My husband is my friend. For almost 25 years we’ve shared a bed, a home and all the dirty humanity we can’t groom or hide in those shared spaces. And although we don’t share a worshipful response to Christ, we do have something very much in common: doubt.
I listened to the end of a podcast called Hinge the other day. I need to go back and listen from the beginning, but it in essence it’s a series of podcasts where two friends- one an athiest, one a pastor- look to find the answer to the question: Who is Jesus? What struck me about the last episode of that podcast was how much the two of them were actually alike in their exploration of that question. They both had doubts. They both had unanswered questions. The difference was not that one had all the answers and the other didn’t, or that one even had a strong faith and the other didn’t. The difference was that one confessed he was captivated by this Jesus he heard about, and despite his doubts, he was convinced that Jesus is who he said he is and the other confessed he was not captivated- he just couldn’t believe.
It has helped a lot over the years to listen to my husband’s doubts and questions and explore my own, being honest with him about them. I used to tend to get defensive when Jesus got brought up (ususally cause I felt mocked). But the more I have listened to my friend’s thoughts, the more I can say I understand and let go of the things that don’t really matter.
I’m just now learning about the Enneagram, but I’m sure I’m a 9. And 9’s avoid conflict. I definitely do that. Being married to a man who gets energy from conflict and challenges all the beliefs I’ve held dear, has helped me to learn to deal with conflict and seek the peace I want for myself and my husband. It’s good to be challenged by people who don’t agree with you. And that’s a very hard thing for me to say.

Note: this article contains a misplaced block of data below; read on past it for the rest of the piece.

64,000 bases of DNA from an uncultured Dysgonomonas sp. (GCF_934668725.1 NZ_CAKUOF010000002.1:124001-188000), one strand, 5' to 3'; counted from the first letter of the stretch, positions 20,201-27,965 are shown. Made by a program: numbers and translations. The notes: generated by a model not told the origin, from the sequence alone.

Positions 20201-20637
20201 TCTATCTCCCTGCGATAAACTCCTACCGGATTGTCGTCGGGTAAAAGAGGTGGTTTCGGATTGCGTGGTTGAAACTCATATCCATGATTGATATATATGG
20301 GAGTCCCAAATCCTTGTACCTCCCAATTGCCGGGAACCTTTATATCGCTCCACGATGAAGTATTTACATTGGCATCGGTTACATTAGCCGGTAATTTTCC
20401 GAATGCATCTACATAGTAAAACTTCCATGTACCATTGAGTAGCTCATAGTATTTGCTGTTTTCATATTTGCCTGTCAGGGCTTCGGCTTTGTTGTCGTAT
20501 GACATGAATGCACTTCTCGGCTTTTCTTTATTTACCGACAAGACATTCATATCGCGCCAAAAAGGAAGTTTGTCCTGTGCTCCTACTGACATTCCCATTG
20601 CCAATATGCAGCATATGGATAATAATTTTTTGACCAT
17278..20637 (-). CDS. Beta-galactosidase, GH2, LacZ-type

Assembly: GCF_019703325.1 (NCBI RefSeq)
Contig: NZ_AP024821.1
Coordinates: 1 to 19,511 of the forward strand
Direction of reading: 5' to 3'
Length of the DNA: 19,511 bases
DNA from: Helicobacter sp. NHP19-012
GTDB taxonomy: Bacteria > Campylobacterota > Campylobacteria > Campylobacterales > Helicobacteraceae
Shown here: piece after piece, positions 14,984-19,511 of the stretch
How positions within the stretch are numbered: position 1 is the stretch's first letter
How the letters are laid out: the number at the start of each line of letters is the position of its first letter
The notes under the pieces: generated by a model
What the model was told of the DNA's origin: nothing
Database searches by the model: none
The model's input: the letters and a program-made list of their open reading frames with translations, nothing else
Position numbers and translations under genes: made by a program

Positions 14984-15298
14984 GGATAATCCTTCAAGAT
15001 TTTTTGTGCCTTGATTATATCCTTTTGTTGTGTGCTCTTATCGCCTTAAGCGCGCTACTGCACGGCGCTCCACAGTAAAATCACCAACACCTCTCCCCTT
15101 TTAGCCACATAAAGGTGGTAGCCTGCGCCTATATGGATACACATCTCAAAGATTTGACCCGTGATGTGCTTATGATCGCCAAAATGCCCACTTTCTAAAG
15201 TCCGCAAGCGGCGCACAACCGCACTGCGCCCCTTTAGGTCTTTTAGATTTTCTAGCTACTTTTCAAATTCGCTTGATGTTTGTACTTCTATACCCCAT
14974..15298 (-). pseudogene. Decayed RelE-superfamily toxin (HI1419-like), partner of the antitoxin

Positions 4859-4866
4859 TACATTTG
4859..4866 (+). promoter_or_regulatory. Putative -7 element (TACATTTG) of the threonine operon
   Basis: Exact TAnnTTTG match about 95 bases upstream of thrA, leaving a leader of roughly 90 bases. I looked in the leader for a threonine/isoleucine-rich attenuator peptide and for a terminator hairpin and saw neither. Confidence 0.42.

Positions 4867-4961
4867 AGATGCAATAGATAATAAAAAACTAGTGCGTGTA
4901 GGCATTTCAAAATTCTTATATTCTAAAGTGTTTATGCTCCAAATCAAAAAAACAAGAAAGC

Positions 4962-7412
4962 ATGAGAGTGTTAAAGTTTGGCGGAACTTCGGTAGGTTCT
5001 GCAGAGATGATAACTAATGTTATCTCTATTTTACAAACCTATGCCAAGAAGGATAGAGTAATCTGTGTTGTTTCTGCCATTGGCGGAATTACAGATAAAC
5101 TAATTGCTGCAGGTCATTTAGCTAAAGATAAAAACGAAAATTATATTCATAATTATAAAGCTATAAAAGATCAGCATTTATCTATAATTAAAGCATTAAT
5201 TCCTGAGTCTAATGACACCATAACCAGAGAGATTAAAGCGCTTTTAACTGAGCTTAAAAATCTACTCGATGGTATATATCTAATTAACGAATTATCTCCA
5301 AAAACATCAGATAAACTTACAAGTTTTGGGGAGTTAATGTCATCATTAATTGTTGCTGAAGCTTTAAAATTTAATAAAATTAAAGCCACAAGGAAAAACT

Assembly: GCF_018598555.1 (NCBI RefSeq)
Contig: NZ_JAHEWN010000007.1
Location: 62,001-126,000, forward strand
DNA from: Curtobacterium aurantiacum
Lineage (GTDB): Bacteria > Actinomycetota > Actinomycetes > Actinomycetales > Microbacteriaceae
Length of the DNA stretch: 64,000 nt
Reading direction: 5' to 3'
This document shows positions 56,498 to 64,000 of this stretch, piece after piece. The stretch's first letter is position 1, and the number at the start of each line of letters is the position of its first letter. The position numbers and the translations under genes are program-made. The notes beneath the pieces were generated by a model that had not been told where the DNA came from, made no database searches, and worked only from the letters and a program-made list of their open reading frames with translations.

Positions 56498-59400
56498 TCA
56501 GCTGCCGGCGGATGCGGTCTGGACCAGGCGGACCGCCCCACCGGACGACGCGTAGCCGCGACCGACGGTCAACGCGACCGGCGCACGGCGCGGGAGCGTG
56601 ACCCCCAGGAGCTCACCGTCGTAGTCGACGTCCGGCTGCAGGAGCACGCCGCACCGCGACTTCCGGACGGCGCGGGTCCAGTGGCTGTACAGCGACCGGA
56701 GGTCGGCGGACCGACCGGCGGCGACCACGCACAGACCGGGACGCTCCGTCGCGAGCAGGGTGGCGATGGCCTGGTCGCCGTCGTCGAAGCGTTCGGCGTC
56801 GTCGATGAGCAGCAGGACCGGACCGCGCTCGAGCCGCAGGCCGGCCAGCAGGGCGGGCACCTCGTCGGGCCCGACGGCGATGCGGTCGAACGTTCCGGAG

Jesus said, “I have said these things to you, that in me you may have peace. In the world you will have tribulation. But take heart; I have overcome the world.” (John 16:33)
Conflict (tribulations) is inevitable. I can’t avoid it. And most definitely in as close a relationship as marriage it cannot be dodged.
If I seek peace by avoiding conflict I’ll never find it. But in the conflict with my husband there’s a peace, a shalom, a wholeness Jesus gives that allows me to meet my husband where he is. I pray that these years of work Jesus has been doing in me will be a witness to my dear friend of the realness of Christ. And I pray Jesus will one day meet with my husband in one of our honest conversations and wrestlings over just who this Jesus is.
I think it’s absolutely wonderful and commendable that you’ve learned to listen to each other on what is often a very touchy subject.
It’s totally the work of God’s grace. It’s actually quite miraculous that we’re still married.